The two people least surprised by Sarah Palin’s endorsement of Senator Orrin Hatch this week are Palin and Hatch. In the Twitter and Facebook era, they became political allies the old-fashioned way: through handwritten letters and personal phone calls.
It’s an unlikely, politics-fueled friendship that’s fit for a Robert Caro book. Hatch, a soft-spoken grandfather, is one of Palin’s top outside mentors. He encourages her and cheers her. They share family stories, they discuss history, and they talk about legislation.
“It’s true,” Palin tells National Review Online. “He’s a warrior.” She respects his record, especially his work on the Senate Judiciary Committee, where Hatch has frequently been an influential figure during contentious Supreme Court confirmations.
Even though she is 30 years his junior, Palin has grown to appreciate Hatch’s historical perspective on Congress, the presidency, and the conservative movement. “I respect public servants who benefited from and grew under the tutelage of Ronald Reagan,” she says.
The warmth is mutual. “She and her husband are the handsomest couple that I’ve ever met,” Hatch says, smiling, as we chat in his spacious Senate office. “They’re both top-flight people and I got angry with the mainstream media constantly running her down.”
Hatch openly acknowledges that he has long and doggedly sought Palin’s support. For him, strong personal relationships are an elemental part of politics. They do not trump his principles, he says, but they have enabled him to become a force on Capitol Hill.
Strategic relationships may also be the reason Hatch keeps his seat. Beyond Palin, the 78-year-old senator has assiduously wooed tea-party activists and conservatives over the past two years, keenly aware of the challenge he faces in Utah’s upcoming primary.
Dan Liljenquist, a conservative former state senator, has mounted a tea-party insurgency against Hatch, but he failed to topple Hatch at the state GOP’s nominating convention. Liljenquist remains the underdog as primary day, June 26, approaches. But his campaign team maintains that Palin’s endorsement isn’t a factor.
“Sarah Palin can do whatever she wants, but this doesn’t affect our race,” says Holly Richardson, Liljenquist’s campaign manager. “Endorsing Orrin Hatch is the antithesis of what she says she represents — breaking up the old guard and bringing change to Washington. But I guess they’re friends.”
Hatch’s quiet courtship of Palin is a microcosm of how he has managed to stay ahead, unlike some of his fellow incumbents, such as Senator Dick Lugar of Indiana, who lost a similar primary race earlier this month. Hatch has gone out of his way to make friends.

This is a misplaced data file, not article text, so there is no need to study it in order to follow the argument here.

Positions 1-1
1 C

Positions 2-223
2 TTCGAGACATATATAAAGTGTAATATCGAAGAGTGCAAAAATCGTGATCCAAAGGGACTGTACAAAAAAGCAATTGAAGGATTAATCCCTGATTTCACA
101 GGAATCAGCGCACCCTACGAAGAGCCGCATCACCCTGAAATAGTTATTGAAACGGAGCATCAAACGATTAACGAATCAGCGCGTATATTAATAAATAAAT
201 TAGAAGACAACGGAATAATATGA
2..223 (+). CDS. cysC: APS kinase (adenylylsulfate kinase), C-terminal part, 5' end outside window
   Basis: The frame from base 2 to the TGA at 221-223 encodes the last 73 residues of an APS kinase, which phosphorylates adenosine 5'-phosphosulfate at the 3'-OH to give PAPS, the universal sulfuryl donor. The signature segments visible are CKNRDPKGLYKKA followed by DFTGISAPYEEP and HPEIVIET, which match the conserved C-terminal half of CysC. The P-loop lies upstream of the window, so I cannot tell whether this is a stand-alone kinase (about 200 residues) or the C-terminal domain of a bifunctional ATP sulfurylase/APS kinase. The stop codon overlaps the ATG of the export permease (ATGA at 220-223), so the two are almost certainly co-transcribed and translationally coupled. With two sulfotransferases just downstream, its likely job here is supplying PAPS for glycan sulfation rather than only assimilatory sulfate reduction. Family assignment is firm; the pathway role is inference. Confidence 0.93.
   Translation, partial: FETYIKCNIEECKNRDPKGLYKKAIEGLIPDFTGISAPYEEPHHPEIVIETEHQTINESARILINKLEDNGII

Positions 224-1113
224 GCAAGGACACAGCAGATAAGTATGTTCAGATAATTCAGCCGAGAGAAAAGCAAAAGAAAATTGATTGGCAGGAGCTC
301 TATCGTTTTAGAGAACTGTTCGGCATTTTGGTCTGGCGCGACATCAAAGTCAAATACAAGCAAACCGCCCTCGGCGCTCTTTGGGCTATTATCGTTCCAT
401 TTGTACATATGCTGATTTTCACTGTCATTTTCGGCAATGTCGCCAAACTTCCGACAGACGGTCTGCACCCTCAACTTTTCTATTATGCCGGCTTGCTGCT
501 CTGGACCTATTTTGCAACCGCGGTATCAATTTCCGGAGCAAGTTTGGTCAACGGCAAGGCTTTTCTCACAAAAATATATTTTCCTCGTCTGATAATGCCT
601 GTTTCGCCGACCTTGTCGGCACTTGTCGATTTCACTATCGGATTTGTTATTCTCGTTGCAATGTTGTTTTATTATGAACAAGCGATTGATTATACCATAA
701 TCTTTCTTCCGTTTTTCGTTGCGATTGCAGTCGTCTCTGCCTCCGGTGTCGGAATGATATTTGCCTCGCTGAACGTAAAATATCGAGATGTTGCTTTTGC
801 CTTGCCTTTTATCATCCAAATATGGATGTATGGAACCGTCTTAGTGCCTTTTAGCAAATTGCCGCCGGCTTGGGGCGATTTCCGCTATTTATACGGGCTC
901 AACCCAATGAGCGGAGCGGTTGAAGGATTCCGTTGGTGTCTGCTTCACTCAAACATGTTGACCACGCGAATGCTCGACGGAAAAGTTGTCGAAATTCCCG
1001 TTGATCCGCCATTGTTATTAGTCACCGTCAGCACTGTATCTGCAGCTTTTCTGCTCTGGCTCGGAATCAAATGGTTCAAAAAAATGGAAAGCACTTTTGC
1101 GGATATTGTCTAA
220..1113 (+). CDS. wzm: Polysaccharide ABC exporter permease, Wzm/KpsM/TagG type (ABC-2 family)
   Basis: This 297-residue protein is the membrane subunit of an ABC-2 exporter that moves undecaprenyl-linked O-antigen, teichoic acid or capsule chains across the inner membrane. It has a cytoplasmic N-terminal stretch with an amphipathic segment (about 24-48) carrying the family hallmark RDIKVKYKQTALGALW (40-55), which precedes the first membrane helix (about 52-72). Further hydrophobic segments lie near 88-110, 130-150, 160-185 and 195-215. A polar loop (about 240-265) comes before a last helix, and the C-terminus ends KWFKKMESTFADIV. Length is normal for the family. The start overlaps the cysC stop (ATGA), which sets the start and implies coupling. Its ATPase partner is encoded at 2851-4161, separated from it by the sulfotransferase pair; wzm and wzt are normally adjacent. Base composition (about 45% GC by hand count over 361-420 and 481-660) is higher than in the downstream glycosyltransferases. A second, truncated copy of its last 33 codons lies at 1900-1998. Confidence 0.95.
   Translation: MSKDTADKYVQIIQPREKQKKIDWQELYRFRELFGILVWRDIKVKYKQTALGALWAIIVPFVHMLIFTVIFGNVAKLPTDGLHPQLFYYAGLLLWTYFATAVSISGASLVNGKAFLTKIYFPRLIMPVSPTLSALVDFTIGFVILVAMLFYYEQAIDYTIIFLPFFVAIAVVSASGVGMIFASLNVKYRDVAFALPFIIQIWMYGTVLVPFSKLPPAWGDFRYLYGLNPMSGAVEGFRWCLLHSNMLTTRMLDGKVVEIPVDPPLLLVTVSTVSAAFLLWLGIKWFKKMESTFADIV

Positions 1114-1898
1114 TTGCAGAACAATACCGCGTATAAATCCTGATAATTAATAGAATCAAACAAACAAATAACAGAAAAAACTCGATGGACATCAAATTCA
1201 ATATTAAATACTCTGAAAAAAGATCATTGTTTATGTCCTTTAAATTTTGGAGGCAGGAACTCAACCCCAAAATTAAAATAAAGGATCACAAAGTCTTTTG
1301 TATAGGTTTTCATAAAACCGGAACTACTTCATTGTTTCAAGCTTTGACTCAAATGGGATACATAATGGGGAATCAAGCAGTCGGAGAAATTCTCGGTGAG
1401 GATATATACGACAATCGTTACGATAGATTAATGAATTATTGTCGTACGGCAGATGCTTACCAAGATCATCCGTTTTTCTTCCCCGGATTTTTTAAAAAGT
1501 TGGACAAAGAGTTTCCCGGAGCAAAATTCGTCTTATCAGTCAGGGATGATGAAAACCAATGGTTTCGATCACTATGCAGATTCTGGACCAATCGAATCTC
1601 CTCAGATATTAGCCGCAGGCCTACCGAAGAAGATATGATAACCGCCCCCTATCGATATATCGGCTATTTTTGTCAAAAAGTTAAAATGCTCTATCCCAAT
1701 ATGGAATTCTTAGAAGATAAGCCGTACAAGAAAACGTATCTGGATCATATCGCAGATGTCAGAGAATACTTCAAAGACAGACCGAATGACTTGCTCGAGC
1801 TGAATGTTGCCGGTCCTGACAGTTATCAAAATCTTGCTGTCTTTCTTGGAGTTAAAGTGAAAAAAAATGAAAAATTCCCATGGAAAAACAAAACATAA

Two years ago, Hatch’s former Senate GOP colleague, Bob Bennett, was ambushed at the state convention and lost his reelection bid. Hatch vowed to not let that happen to him. He would respond to the potshots; he would not let his detractors define him.
The plan was simple, Hatch says. Instead of merely reasserting his conservatism from the Senate floor, he would huddle with conservatives at tea-party rallies and conferences. He would overwhelm them with his liveliness and his commitment.
“I saw this movement coming before Senator Bennett did,” Hatch recalls. “A year before the Bennett race, I invited David Kirkham, a Utah tea-party leader and an outstanding man, to come meet with me in my office. I spent two and a half hours with him.”
Since then, Hatch has hosted similar meetings with countless Utah conservatives. He didn’t agree with everyone who stopped by his office, but he tended to ease concerns. He is encyclopedic about his record and takes care to contextualize the troublesome votes.
“From time to time, I have been criticized by some in the conservative movement,” Hatch says. “When they are right, I’m going to follow what they say. But most of the time, I have been able to explain why I voted a certain way or did certain things.”
Palin was another tea-party leader who gave Hatch an opportunity to review his Senate experiences, from the Clarence Thomas hearing to his near-victorious battle to pass a balanced-budget amendment. Hatch also says he learned from her. “She is the prime reason the conservative base really played a factor in the last presidential election,” he says. He keeps tabs on her speeches and appearances.
“She’s sharp as a tack,” Hatch says. “I like the way she defends herself and our conservative values.” When she was attacked in the press, he’d defend her in conversations with reporters, during talk-radio interviews, and on cable television.
Sources close to the Alaskan say Palin noticed Hatch’s consistent and vocal support. It drew them closer as friends and deepened their growing political ties. Palin didn’t mind having a Senate legend in her corner; Hatch liked having a tea-party star in his.
When Palin went on Fox News on Tuesday night to signal her support for Hatch ahead of the primary, it was a pleasant surprise to the senator, but not entirely unexpected.
Early Wednesday, the pair spoke on the phone. “I told her that I love her and her husband,” Hatch chuckles. “She said, ‘We love you, too,’ and that she’s here to help.”
“Look, it was a nice conversation,” Hatch says. “I can’t claim that I’ve been a major influence for Sarah, other than what she may have observed from all the fights around here. But I must say, I’ve watched her very carefully and I think the world of her.”
They may be from different generations, but it’s a fighter’s instinct that, in Hatch’s telling, binds them. “She’s had more than her fair share of barbs but she keeps coming back,” Hatch says. “I never give up, either.” In this race, oddly enough, that may mean killing off a conservative challenge.
— Robert Costa is a political reporter for National Review.